I agree with this view to a large extent. I think that the influx of migrants into Singapore has brought about mainly negative impacts. Firstly, let us define what a ‘migrant’ is.

It refers to someone who has moved from one country to another permanently. Also, for the sake of clarity, ‘Singapore’ will refer to locally born Singaporean citizens. Let us first consider a positive impact that the influx of migrants into Singapore has brought, before evaluating it alongside the negative impacts.

The influx of migrants provides continuous economic stimulation for Singapore. Contextually speaking, Singapore has been facing a decline in her citizens’ fertility rate, having fallen to 1. 20 births per women in 2011. If no action were to be taken, there would be insufficient manpower in the future to support the workforce, adding on to the increased burden of taxes and parental care to the citizens of Singapore. Thus, in the first place, there is a necessity to bring in more migrants.The influx of migrants comes in two main forms: low-skilled foreign workers and highly-skilled foreign labour.

Low-skilled foreign workers take on low-skilled jobs which are conventionally not taken on by home-born Singaporeans who are often more educated, thus supporting infrastructure which leads to more stability. High-skilled foreign labour provides a ‘human capital’ for Singapore which is one of the few viable economic strategies Singapore can take to become a major player in the global economy.Both stability and human capital are highly attractive to multi-national companies who want to set up administrative centres, and can lead to these multi-national companies establishing themselves in Singapore, providing more high-skilled jobs for Singaporeans, thus benefitting Singapore. Economically, the influx of migrants is highly feasible. However, this act brings along with it many social problems for Singapore. The rapid influx of migrants has brought the social problem of the difficulty of assimilation for the foreigners.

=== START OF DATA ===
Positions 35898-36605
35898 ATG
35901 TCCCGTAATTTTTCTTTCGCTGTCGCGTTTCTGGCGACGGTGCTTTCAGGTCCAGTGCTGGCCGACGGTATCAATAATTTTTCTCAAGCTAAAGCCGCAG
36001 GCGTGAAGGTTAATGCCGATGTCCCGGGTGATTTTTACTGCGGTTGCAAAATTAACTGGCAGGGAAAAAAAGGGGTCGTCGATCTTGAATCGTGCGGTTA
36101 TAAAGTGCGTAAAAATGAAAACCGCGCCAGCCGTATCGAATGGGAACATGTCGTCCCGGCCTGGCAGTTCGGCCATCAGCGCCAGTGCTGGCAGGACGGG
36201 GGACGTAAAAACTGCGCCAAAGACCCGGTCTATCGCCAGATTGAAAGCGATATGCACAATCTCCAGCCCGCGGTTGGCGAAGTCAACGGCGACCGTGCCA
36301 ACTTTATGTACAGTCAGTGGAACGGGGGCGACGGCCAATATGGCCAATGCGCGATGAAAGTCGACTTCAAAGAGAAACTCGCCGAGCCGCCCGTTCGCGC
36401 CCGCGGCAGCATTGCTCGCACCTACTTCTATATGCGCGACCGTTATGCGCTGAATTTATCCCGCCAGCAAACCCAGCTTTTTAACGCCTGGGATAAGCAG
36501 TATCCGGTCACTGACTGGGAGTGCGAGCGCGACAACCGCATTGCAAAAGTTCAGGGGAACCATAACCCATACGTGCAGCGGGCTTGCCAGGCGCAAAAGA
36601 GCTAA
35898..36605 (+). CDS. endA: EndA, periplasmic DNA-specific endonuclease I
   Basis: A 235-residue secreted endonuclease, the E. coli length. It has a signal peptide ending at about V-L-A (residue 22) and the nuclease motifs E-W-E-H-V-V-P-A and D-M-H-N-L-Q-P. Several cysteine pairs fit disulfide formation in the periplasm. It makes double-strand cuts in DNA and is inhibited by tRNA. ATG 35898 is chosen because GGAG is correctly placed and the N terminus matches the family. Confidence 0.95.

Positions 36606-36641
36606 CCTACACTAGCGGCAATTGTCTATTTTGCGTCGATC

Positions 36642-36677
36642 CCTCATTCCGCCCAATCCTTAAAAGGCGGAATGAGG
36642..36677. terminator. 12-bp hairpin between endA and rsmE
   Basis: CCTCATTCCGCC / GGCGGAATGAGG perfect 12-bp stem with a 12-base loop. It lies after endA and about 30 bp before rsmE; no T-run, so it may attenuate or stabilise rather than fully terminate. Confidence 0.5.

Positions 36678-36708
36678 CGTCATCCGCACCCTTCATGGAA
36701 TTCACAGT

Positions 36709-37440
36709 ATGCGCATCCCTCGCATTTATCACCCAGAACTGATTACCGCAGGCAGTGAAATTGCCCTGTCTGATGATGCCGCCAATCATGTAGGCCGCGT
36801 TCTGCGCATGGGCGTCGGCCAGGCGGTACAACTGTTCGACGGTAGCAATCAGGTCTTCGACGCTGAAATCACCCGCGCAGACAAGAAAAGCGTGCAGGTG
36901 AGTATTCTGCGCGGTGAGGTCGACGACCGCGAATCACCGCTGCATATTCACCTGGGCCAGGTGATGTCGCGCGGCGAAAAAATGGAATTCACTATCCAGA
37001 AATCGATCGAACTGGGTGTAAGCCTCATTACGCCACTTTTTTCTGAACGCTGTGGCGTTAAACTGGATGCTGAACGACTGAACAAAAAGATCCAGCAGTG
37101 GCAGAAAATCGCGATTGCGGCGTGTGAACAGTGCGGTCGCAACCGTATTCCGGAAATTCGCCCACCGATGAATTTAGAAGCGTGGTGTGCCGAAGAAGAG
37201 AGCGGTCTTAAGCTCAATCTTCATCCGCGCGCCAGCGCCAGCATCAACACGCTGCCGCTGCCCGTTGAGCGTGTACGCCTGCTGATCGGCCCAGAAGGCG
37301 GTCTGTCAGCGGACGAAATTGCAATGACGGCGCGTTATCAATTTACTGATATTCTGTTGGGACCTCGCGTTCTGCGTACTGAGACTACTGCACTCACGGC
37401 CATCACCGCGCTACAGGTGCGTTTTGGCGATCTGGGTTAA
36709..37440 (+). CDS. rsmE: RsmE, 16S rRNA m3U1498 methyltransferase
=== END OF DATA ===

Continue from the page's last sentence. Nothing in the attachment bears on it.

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The most prominent incident that had appeared as a result is the ‘curry incident’, where PRC nationals had demanded their Indian neighbours to stop cooking curry (which was a central ingredient to Indian cuisine and much of Singaporean cuisine). The lack of assimilation leads to nationality-based conflicts between local-born Singaporeans and foreign-born ones. These conflicts may increase in intensity if left unsolved and eventually lead to physical violence and instability, which is a negative impact for the country.The influx of highly-skilled foreign workers, or ‘foreign talent’, has also brought discontent among the local-born Singaporeans. Local-born Singaporeans have expressed their discontent along two lines: the violation of national identity and the lack of job opportunities as a result of the influx of migrants. They feel that there is a violation of national identity as they worry the rapid increase of migrants dilute the national demographics, leading to citizens becoming a minority and the erosion of national fervour.They also feel that there are fewer job opportunities as they feel ‘foreign talents’ are chosen to take highly-skilled jobs over local-born Singaporeans by multi-national companies who establish themselves in the country.

Discontent within local-born Singaporeans leads to political, economic and social instability, which is a negative impact for Singapore. Evaluating both kinds of impacts, I think that the negative impacts would be more far-ranging than the positive ones.This is because the negative impacts are primarily social ones. Singapore, being a nation and not a corporation, is still made up of people. Should social stability be removed, the country is unable to operate in all domains, including in its economy.

However, if economic stability were removed, the Government would still be able to manage the situation, by ensuring the infrastructure is still in shape and making attempts at rebuilding the economy.